Sunday, September 23, 2012

NPR Puzzle 9/23/12 - Would a Bookworm Count?

Here's this week's NPR Puzzle:
Name two parts of the human body. Put them together one after the other. Change the 7th letter in the result to the next letter of the alphabet to name something that's often found in books. What is it?
Not hard for Ross, and I have a day's worth of driving yesterday to blame for my inability to focus. (Not really; I just didn't see it.)

You've seen it and have the answer ready, of course, so why not send it in to NPR using their cunning form here.

I have to admit, when I think of the expression, "something you might find in a book," I think of a reader (specifically me) although that imagery works less well with digital book readers. "Get Lost in a Book" is a famous ad campaign by the American Library Association. And who gets lost in books? Bookworms.

For our photo section, I've selected some places that feature in the biography of a famous bibliographer. You can click on all the photos to see where they were taken. Can you figure out who it is from the photos, though? (N.B. Blogger alphabetizes the photos so they're not in a chronological order for the famous bookworm's life.)







Time for

This is where we ask you how many entries you think NPR will get for the challenge above. If you want to win, leave a comment with your guess for the range of entries NPR will receive. First come first served, so read existing comments before you guess. Or skip the comments and send an email with your pick to Magdalen (at) Crosswordman (dot) com. Ross and I guess last, just before we publish the Thursday post. After the Thursday post is up, the entries are closed. The winner gets a puzzle book of our choosing.
There were fewer than 1500 entries this week, which means that I came close, which counts not at all. You can do better! Send in your guess, surmise, or elaborately calculated approximation!
Here are the ranges:
Fewer than 50       
51 - 100
101 - 150
151 - 200
201 - 250
251 - 300
301 - 350
351 - 400
401 - 450
451 - 500

501 - 550
551 - 600
601 - 650
651 - 700
701 - 750
751 - 800
801 - 850
851 - 900
901 - 950
951 - 1,000
1,001 - 1,050         
1,051 - 1,100
1,101 - 1,150
1,151 - 1,200
1,201 - 1,250
1,251 - 1,300
1,301 - 1,350
1,351 - 1,400
1,401 - 1,450
1,451 - 1,500

1,501 - 1,550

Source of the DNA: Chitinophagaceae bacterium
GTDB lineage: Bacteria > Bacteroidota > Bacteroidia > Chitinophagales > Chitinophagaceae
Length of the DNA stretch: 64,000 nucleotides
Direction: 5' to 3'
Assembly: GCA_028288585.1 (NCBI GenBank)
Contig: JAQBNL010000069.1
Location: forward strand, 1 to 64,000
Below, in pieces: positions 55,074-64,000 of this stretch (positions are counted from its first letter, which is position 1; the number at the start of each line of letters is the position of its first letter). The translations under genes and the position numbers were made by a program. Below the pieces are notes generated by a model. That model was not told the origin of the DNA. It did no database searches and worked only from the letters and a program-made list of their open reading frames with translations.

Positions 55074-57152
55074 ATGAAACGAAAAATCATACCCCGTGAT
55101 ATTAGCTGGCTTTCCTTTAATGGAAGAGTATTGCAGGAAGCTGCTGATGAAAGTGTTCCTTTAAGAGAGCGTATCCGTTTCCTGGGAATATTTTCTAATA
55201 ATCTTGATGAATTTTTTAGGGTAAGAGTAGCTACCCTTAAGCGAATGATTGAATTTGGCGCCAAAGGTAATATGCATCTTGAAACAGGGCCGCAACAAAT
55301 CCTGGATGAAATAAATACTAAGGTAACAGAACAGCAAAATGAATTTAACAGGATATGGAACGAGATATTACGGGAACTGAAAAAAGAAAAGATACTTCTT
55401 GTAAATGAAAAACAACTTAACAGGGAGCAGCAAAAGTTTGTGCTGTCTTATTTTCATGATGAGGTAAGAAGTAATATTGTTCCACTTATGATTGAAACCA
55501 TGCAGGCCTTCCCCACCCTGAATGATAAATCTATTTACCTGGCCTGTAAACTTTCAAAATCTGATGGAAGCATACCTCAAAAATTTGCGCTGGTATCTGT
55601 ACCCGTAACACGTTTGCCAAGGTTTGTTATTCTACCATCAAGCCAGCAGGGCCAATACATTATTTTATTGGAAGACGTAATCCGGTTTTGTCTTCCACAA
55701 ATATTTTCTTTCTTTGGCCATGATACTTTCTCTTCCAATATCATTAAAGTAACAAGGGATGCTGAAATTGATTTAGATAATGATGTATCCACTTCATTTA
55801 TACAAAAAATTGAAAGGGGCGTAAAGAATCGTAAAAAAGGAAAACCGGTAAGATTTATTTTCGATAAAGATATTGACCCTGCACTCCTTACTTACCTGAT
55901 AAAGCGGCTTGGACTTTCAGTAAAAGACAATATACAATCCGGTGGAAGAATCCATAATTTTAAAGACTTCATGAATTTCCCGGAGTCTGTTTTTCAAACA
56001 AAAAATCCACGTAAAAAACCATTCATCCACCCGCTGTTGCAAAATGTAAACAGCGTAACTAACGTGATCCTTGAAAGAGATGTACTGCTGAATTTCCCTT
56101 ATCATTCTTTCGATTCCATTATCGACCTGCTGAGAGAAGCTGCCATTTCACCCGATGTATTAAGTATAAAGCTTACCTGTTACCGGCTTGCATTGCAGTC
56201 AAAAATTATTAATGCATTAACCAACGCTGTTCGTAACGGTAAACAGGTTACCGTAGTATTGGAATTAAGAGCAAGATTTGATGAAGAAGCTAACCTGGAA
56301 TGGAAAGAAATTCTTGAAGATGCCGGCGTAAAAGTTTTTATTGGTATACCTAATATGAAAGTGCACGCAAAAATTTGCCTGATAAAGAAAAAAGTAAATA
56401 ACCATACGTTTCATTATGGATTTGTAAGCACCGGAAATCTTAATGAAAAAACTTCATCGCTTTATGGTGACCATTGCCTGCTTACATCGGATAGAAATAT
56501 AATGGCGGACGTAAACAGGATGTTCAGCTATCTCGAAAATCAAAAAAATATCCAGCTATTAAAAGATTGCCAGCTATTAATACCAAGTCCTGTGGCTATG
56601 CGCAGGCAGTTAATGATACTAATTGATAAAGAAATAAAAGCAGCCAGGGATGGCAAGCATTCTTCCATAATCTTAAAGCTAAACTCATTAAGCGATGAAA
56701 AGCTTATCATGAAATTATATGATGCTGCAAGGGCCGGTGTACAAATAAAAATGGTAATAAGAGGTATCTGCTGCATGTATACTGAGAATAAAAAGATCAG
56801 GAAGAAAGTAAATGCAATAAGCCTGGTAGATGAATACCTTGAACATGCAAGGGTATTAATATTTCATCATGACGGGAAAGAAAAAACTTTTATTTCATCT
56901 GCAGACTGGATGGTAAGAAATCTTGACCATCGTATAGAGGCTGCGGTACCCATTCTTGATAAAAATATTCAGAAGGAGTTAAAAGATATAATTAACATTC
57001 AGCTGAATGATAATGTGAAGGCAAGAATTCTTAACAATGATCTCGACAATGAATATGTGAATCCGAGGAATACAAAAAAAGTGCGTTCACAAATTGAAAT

1,551 - 1,600
1,601 - 1,650
1,651 - 1,700
1,701 - 1,750
1,751 - 1,800
1,801 - 1,850
1,851 - 1,900
1,901 - 1,950
1,951 - 2,000
2,001 - 2,050
2,051 - 2,100
2,101 - 2,150
2,151 - 2,200
2,201 - 2,250
2,251 - 2,300
2,301 - 2,350
2,351 - 2,400
2,401 - 2,450
2,451 - 2,500

2,501 - 2,750
2,751 - 3,000
3,001 - 3,250
3,251 - 3,500
3,501 - 4,000
4,001 - 4,500
4,501 - 5,000

More than 5,000
More than 5,000 and it sets a new record.
Our tie-break rule:   In the event that a single round number is announced with a qualifier such as "about" or "around" (e.g., "We received around 1,200 entries."), AND two separate people picked the ranges of numbers just before and just after that round number, the prize will be awarded to whichever entrant had not already won a prize, or in the event that both entrants had won a prize already or neither had, then to the earlier of the two entries on the famous judicial principle of "First Come First Serve," (or in technical legal jargon, "You Snooze, You Lose").  As of July 2012, this rule is officially no longer obsolete (and also I just like having fine print). 

9 comments:

Curtis said...

This one is almost as easy as last week. But, alas, I blew way past the correct number with that guess. So, I'll trim it down to 1,351 - 1,400.

skydiveboy said...

1951

David said...

A literary(?) clue: Jasper Fforde.

Mendo Jim said...

Well, they didn't mention getting my $1 bet; I guess I'll let it ride.

Does it seem that Will's remuneration package from NPR should be public knowledge? It is a public, listener (us) supported business after all.

To be blunt, the last several "challenges" have been two-bit efforts and a pay range much above that is perhaps excessive.
I think I have spent about ten minutes solving the last four.

The low participation of Will's million listeners can only be from lack of interest, not from trouble of solution.

I loved that this week's contestant has a longer connection with the Times' Crossword than Dr. Pmaster.

David said...

This one took me about 3/4 of a mile on my morning run, the last 1/4 mile after telling my spouse (who collaberated with me).

I'll take the 1001 to 1050 range, please, because it's tradition.

EKW said...

Let's try 1501-1550.

Anonymous said...

My usual 1051-1100, please. Henry BW

KDW said...

Thanks for the Trivial Pursuit puzzle book. It vividly reminded me why I avoid (as much as possible) certain categories in the TP board game.

May I have the 1701-1750 range, please?

Marie said...

Easy-peasy as our hostess might say, 1601 please.